Monday, December 1, 2014

Orange Is The New Black Audiobook Review

A few weeks ago, I called out help to you, my fellow book nerds, to help me out choosing my first audiobook. I know, it's a little ridiculous that I, a book blogger and someone who recently drove to Florida and back on my own, have never listened to an audiobook. It wasn't for lack of trying though.

I tried to listen to one while training for the half marathon I ran in April, but I found I was too distracted and focused on running to be able to concentrate on a book. This is what I feared would happen with this one — I would zone out and have to rewind and ultimately never make it through.

On my library's website, they added new audiobooks up for borrow, and I saw Orange is the New Black, a show that I love and have been meaning to read the book for a long time. That was the tipping point.

Orange is the New Black by Piper Kerman
Release Date: April 6, 2010 (audio June 11, 2012)
Publisher: Spiegel & Grau
Pages: 298
Keywords: prison, drugs, drama
Format Read: audiobook
Goodreads | Book Depository
With a career, a boyfriend, and a loving family, Piper Kerman barely resembles the reckless young woman who delivered a suitcase of drug money ten years before. But that past has caught up with her. Convicted and sentenced to fifteen months at the infamous federal correctional facility in Danbury, Connecticut, the well-heeled Smith College alumna is now inmate #11187–424—one of the millions of people who disappear “down the rabbit hole” of the American penal system. From her first strip search to her final release, Kerman learns to navigate this strange world with its strictly enforced codes of behavior and arbitrary rules. She meets women from all walks of life, who surprise her with small tokens of generosity, hard words of wisdom, and simple acts of acceptance. Heartbreaking, hilarious, and at times enraging, Kerman’s story offers a rare look into the lives of women in prison—why it is we lock so many away and what happens to them when they’re there.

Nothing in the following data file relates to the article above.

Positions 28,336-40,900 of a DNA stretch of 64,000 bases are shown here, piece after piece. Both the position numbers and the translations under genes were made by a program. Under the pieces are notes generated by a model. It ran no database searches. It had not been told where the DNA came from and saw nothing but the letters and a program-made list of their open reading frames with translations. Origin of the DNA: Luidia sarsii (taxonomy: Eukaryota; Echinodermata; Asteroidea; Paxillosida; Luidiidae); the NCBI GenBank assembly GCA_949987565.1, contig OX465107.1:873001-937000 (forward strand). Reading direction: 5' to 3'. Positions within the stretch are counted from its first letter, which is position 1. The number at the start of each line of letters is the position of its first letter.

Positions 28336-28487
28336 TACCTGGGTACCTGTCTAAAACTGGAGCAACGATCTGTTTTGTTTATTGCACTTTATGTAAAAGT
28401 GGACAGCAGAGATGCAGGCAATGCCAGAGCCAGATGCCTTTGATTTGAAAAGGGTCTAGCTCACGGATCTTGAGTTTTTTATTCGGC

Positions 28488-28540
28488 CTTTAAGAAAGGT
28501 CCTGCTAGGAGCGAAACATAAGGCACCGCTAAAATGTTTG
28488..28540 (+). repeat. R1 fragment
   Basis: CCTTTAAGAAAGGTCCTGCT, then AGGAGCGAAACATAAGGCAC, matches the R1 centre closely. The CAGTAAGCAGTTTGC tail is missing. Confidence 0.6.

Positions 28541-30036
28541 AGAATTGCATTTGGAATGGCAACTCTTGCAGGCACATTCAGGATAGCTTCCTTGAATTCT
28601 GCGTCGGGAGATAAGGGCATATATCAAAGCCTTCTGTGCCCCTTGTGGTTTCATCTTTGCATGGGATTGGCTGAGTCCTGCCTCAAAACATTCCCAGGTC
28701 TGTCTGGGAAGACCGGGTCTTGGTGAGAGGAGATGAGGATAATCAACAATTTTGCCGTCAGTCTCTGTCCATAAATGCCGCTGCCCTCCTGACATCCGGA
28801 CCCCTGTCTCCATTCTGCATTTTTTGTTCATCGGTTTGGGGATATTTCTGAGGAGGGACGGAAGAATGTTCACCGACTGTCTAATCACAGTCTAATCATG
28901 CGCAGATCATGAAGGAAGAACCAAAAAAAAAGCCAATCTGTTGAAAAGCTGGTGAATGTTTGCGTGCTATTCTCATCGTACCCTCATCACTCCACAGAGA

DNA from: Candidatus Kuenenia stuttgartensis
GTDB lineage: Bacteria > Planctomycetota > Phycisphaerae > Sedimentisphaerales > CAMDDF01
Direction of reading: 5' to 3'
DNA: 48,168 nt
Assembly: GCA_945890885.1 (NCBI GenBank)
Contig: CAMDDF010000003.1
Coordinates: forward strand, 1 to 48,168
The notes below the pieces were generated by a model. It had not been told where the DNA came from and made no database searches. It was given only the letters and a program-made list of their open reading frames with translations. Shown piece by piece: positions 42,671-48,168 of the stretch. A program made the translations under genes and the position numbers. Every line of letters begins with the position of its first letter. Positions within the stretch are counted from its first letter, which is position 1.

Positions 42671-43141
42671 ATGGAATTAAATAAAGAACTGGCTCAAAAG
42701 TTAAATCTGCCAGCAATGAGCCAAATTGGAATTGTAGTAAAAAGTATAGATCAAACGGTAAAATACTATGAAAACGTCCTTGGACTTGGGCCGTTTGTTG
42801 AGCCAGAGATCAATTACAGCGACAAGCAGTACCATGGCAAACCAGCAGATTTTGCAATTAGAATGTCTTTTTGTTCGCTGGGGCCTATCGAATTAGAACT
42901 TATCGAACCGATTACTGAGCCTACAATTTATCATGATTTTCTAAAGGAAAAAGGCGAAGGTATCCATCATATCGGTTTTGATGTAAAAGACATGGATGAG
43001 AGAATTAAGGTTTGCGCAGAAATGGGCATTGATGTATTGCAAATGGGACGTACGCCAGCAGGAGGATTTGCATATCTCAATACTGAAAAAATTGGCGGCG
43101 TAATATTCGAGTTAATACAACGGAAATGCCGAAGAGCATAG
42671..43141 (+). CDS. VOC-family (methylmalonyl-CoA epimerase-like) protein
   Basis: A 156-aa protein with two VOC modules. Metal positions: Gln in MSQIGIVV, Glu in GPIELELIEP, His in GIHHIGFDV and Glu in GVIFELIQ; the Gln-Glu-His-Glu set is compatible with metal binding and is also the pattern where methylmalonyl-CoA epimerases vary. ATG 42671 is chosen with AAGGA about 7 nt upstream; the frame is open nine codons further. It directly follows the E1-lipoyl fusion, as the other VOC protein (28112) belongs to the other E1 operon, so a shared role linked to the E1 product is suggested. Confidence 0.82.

Admittedly, I was shocked to find that I was enthralled listening to this book. I mean, I expected to like the book in general, but it was so easy to fall into the story while listening on my commute. I drive about 35 minutes to work, so there and back allowed me to finish the book in exactly 2 weeks. And I found myself sitting in my car once I got to work to listen as long as I possibly could.

Kerman uses an excellent voice (the writing, not the narration), and her style is very conversational, so it was easy to immerse myself into the novel, rather than feel distanced from it. It was so easy for me to visualize what was happening too because I felt like I related to her very well. White, middle class, graduated from college, and in general pretty privileged. Then suddenly all her mistakes she made when she was younger catch up to her.

The book was enlightening in a way that made me truly think about the people we have in federal prison, especially women's prisons, almost 90% of them being drug-related charges. Some are in there for 20-30 years. I don't know about you, but I'd rather reserve space and funding in prisons to hold actual dangerous people like, you know, murderers, rather than people almost forced into the drug business because they were unable to get jobs elsewhere.

Kerman's narrative was thoughtful, explorative, and had excellent pacing — it spanned her 13 months inside Danbury prison. The passages flowed smoothly, and I never felt like there was a jump that shouldn't be there. The downside to this experience, though, is now I want to see what reading the book is like because I liked the audio so much. Yet another book on my TBR shelf. It's never-ending.

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